Nuclear weapons, he told Parkinson, were “the ultimate punctuation mark” in humanity’s “progress towards perdition”.

The words echoed his front-page report for The Age on October 16, 1953 — the day after the test:

“The familiar mushroom column climbed unsteadily for 15,000 feet, leaned and dropped, and the world stumbled one more step towards the twilight.”

Codenamed Totem, the two Emu Field bomb tests have, in the view of James Cook University author Elizabeth Tynan, been regarded for too long as mere precursors to the more notorious detonations at Maralinga.

Her new book seeks to correct this by establishing Operation Totem as a portentous episode in its own right.

“The tests there pre-dated Maralinga by three years and they caused enormous difficulty and disruption and tragedy to the Aboriginal people of the Western Desert,” Dr Tynan said.

The Secret of Emu Field is the product of extensive archival excavation, including in the United Kingdom.

Amid Cold War hardships and anxieties, British officials were desperate to develop an affordable nuclear arsenal for their new fleet of jet bombers.

“They were looking to create a workable weapon; I call it the austerity bomb,” Dr Tynan said.

“They wanted to do it quickly because they had the V bombers coming, they had a number of political pressures and geopolitical pressures as well.”

Among several remarkable occurrences at Emu Field was the flight of a Royal Air Force Canberra bomber through the Totem 1 mushroom cloud barely six minutes after detonation.

“In colour it was a dark red-brown,” Wing Commander Geoffrey Dhenin, who enthusiastically piloted the plane, later wrote.

“Until just before we emerged, the forces on the elevators increased to such an extent that I thought I might lose control.”

One of the aims of that mission was to determine the threat from fallout in atmospheric testing to commercial airline traffic.

In an unforeseen irony, the atomic cloud from Totem 1 — which kept its mushroom shape “for 24 hours because of wind conditions” — was spotted by airline passengers passing over Oodnadatta.

The black mist

Today, it isn’t a cloud but a mist that remains one of the few aspects of the Totem tests to endure in the collective consciousness.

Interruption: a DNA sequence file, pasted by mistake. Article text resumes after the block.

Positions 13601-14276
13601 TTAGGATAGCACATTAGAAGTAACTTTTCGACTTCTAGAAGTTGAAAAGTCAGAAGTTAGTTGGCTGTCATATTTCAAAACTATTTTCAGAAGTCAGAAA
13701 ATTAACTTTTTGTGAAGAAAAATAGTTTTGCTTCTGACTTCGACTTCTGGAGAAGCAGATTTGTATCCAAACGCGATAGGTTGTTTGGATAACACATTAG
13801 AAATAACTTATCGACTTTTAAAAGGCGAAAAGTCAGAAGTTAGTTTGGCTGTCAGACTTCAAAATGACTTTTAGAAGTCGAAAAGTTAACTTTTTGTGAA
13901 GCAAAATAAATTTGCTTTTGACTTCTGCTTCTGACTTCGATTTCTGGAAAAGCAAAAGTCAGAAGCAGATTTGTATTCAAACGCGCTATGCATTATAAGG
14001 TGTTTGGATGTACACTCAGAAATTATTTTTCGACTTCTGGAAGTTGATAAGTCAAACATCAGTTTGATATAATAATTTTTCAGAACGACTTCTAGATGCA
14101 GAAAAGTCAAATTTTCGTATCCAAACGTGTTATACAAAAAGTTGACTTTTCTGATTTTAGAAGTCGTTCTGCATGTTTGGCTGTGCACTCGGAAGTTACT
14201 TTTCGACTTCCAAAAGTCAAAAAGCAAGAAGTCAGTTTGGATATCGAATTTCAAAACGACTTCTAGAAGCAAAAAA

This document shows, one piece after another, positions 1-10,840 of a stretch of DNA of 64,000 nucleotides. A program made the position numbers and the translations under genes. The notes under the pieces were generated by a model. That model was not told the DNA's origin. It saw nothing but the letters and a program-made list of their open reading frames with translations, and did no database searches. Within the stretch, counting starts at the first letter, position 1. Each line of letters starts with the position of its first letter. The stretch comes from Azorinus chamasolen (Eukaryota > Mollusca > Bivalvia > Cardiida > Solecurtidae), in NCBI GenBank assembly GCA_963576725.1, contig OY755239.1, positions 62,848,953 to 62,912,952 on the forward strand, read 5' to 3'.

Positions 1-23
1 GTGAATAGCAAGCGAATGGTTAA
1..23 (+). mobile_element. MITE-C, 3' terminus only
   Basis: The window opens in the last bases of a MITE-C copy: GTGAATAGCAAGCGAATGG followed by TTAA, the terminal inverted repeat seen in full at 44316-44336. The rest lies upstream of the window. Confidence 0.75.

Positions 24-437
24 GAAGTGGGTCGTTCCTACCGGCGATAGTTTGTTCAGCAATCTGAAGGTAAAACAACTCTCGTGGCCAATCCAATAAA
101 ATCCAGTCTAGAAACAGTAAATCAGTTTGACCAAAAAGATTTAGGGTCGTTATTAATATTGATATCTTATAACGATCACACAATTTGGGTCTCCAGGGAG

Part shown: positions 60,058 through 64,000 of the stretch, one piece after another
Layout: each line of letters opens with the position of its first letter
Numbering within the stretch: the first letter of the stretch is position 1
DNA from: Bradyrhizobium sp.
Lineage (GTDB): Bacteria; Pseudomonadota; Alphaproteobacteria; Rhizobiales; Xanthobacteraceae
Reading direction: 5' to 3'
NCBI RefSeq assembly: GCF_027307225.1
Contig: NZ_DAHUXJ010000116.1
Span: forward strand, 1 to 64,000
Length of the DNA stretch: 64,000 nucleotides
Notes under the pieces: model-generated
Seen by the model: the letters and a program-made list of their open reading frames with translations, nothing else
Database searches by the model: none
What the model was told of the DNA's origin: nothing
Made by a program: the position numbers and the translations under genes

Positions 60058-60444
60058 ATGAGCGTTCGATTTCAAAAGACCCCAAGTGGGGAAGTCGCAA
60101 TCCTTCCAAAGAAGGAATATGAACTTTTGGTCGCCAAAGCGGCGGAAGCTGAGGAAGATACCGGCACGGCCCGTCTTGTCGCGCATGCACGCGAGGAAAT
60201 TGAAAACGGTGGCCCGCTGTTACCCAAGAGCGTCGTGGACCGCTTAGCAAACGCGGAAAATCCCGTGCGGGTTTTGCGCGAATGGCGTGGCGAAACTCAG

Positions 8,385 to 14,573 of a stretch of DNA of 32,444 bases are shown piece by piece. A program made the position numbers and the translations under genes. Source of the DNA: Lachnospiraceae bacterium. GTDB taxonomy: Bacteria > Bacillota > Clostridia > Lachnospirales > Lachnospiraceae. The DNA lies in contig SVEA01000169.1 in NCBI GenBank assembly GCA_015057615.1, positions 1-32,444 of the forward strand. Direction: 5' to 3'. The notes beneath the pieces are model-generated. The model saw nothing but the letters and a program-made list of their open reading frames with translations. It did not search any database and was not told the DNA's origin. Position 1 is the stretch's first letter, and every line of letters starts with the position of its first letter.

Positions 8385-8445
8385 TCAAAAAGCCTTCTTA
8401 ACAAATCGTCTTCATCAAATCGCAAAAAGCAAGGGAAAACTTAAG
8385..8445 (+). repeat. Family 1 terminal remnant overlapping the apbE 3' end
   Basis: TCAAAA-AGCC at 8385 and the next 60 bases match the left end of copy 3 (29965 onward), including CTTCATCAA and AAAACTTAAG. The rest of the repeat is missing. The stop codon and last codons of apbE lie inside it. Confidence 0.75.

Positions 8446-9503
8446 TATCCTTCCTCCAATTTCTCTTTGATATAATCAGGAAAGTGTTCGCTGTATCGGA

The so-called “black mist” was reported by nearby Aboriginal communities, but it wasn’t until a 1980 report by The Advertiser that it came to public attention.

The 1985 royal commission into British nuclear tests was equivocal on the health effects, but concluded that “Aboriginal people experienced radioactive fallout from Totem 1 in the form of a black mist or cloud at and near Wallatinna”.

Bruce Lennon was a young boy at the time and likened the impact to “having a really bad flu”.

“We were close to Emu Field; dad was a contractor, we did a lot of moving around,” he said.

Also in the area, at Mabel Creek station, was the family of Sister Kenise Neill.

“My father at the time of the Emu Field [tests] would have been 22. There’s a story that my grandmother used to tell about him,” she recalled.

“He was out fencing with Aboriginal people around the station and came home covered in a black, slimy, greasy stuff.”

Murray Neill was 24 when he died in 1956.

His daughter said it was now almost impossible to know whether the story told by her grandmother was an account of fallout.

“I didn’t really know about Emu Fields … and because our family had left before the [later] Maralinga testing, it didn’t make sense,” Sister Neill said.

“I presumed the black fallout with my dad wasn’t nuclear.

“It’s really only through reading Elizabeth Tynan’s book that I thought that my dad could have actually died from radiation.”

The persistence of secrets

The black mist may have dissipated, but other mists still cloud the Totem tests.

Dr Tynan said British files she inspected during her research had since been “withdrawn from public view”, and that there were unanswered questions about the second test and the plutonium fuel.

“The Operation Totem tests at Emu Field were intended as a comparative trial to test two different kinds of nuclear fuel,” Dr Tynan said.

I can’t say that I ever got to the bottom of what was happening with Totem 2. From the documents I’ve seen, [it] was a very, very secret weapon.”

By the time of the second test on October 27, James Cameron and the rest of the press pack had long since departed.

But the bomb had left its mark on Cameron’s mind.

In a piece published the day after he died, in the same year as the royal commission into British tests, Cameron reflected on the nuclear age with typical grace and resignation:

“I personally witnessed the explosion of atom bombs, and did nothing about it, and could do nothing except protest, tiresomely and uselessly.”

This article is the second in a two-part series, the first of which focused on the tests at Maralinga.

August 25, 2022 Posted by | aboriginal issues, history, reference, South Australia, weapons and war | Leave a comment